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Traveling in Style

June 18, 1995

I cannot describe the shock, dismay and disgust with which I read "Dances With Bulls" (Traveling in Style, May 14). Surely you must know what bullfighting entails: hours of animal torture passed off as "culture" and "pageantry." By glorifying and supporting this grisly and ghastly "sport," and encouraging people to spend their dollars traveling to view it, you are undermining all contemporary efforts to raise people's consciousness as to our treatment of other species. This article is unconscionable, and had I been a subscriber, I would have canceled my subscription. I know many others who are, however, and who no doubt will.

RACHEL ROSENTHAL

Los Angeles

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According to Bruce Shoenfeld, bullfighting is "all about dignity, of both man and animal" and unites man and bull to "create profound emotion." What a crock! Only by closing off your heart and mind can torturing and then killing an animal be considered art or culture.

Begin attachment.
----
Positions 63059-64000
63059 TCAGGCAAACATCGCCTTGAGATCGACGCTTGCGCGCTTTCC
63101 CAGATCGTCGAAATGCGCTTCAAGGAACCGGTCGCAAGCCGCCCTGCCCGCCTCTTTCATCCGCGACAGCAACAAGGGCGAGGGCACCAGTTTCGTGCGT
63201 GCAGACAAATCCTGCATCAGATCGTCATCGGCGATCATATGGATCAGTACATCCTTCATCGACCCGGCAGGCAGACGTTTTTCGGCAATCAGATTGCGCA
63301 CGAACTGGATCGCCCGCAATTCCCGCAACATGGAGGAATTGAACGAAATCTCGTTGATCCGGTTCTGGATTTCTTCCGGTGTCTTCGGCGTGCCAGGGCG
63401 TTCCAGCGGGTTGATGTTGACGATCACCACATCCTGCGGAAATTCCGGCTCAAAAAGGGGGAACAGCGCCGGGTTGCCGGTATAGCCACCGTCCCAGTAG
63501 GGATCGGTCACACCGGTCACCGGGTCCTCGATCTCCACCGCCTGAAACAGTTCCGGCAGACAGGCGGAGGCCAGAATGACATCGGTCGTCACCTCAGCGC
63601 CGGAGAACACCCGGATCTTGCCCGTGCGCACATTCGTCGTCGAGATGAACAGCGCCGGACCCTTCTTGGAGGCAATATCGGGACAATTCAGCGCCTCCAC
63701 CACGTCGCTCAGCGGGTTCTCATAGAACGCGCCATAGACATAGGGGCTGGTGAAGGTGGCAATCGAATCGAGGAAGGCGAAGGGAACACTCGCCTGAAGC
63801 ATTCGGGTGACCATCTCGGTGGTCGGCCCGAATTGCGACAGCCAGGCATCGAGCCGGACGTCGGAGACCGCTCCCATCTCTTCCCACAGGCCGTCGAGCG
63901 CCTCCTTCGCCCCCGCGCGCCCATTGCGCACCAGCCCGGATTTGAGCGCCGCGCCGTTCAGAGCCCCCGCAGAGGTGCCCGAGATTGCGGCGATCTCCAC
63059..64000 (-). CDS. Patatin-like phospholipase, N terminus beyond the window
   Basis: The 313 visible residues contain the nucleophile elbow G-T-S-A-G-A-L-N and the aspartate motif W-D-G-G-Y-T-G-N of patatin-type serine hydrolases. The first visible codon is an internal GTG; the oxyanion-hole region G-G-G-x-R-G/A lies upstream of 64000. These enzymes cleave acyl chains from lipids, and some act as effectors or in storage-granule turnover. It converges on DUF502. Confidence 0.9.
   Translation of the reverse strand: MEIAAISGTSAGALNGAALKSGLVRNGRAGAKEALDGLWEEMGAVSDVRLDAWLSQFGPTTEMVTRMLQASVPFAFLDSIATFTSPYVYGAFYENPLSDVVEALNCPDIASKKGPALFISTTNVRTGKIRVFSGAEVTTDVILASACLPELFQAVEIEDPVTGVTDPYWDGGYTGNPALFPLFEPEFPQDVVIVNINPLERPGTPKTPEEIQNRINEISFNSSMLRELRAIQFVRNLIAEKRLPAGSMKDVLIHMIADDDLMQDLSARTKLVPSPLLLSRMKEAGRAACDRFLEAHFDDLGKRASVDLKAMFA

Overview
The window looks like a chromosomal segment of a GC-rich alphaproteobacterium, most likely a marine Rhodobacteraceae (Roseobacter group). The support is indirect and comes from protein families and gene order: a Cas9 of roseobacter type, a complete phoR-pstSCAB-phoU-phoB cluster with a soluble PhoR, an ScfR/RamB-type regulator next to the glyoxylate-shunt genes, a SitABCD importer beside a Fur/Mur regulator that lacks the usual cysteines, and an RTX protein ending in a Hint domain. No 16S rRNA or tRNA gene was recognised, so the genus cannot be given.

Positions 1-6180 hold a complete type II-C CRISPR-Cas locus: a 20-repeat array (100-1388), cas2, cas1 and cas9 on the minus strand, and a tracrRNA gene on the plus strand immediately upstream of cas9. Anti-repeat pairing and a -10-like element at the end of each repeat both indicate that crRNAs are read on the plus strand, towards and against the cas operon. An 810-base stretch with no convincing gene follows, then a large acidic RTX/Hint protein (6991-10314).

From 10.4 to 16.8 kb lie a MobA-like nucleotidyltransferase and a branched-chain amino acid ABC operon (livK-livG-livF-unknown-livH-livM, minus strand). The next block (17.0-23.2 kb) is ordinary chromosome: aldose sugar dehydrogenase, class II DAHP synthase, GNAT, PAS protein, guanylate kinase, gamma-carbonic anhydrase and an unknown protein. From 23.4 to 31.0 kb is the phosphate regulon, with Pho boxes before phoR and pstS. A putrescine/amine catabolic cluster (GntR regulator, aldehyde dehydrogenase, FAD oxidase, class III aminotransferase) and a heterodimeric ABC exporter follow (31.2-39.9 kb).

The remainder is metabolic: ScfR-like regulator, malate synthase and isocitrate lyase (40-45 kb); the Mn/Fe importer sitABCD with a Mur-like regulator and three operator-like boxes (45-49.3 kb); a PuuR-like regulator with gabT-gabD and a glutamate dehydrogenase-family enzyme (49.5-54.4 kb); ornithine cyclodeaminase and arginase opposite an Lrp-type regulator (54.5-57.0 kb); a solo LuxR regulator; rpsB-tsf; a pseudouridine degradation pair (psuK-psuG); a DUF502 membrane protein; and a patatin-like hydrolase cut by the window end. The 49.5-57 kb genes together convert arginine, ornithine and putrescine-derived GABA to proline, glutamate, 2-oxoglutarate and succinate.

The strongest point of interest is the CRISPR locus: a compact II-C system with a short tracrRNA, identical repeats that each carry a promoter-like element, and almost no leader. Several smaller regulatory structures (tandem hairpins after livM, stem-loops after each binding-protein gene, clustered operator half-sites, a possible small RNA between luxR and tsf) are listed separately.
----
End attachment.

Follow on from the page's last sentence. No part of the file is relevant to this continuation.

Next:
CLIFFORD OLIN

Alhambra

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Annick Smith is missing the point about the grandeur of the Banff/Jasper area ("Canada's Castle in the Wild") if she finds the city of Banff "provincial, comfy and inviting." When I visit that area I avoid Banff like the plague. Who wants to breathe the exhaust of hundreds of tour buses while fighting for parking in order to pay inflated prices for unauthentic trinkets or to eat in ordinary restaurants? The beauty of this area is to be found outside of Banff, where even a 30-minute stroll can take you out of sight and earshot of civilization, with some of the world's finest scenery to renew your soul.

STEPHEN GREENBERG

Santa Monica

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One place of interest Tim Heald didn't mention in "Royal Obsession" is the Royal Mews, which houses the royal coaches, including the golden coronation coach, and all the trappings. There is even a fine Western saddle, a gift from the U.S.A.

ROBERT WHITER

Los Angeles

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In the map with "Royal Obsession," you identify Scotland, Northern Ireland, Ireland and England, but nowhere do you mention Wales. It would be nice to recognize the fact that 2 million people in Britain consider themselves Welsh and not English.

ANNIE LLOYD

Culver City

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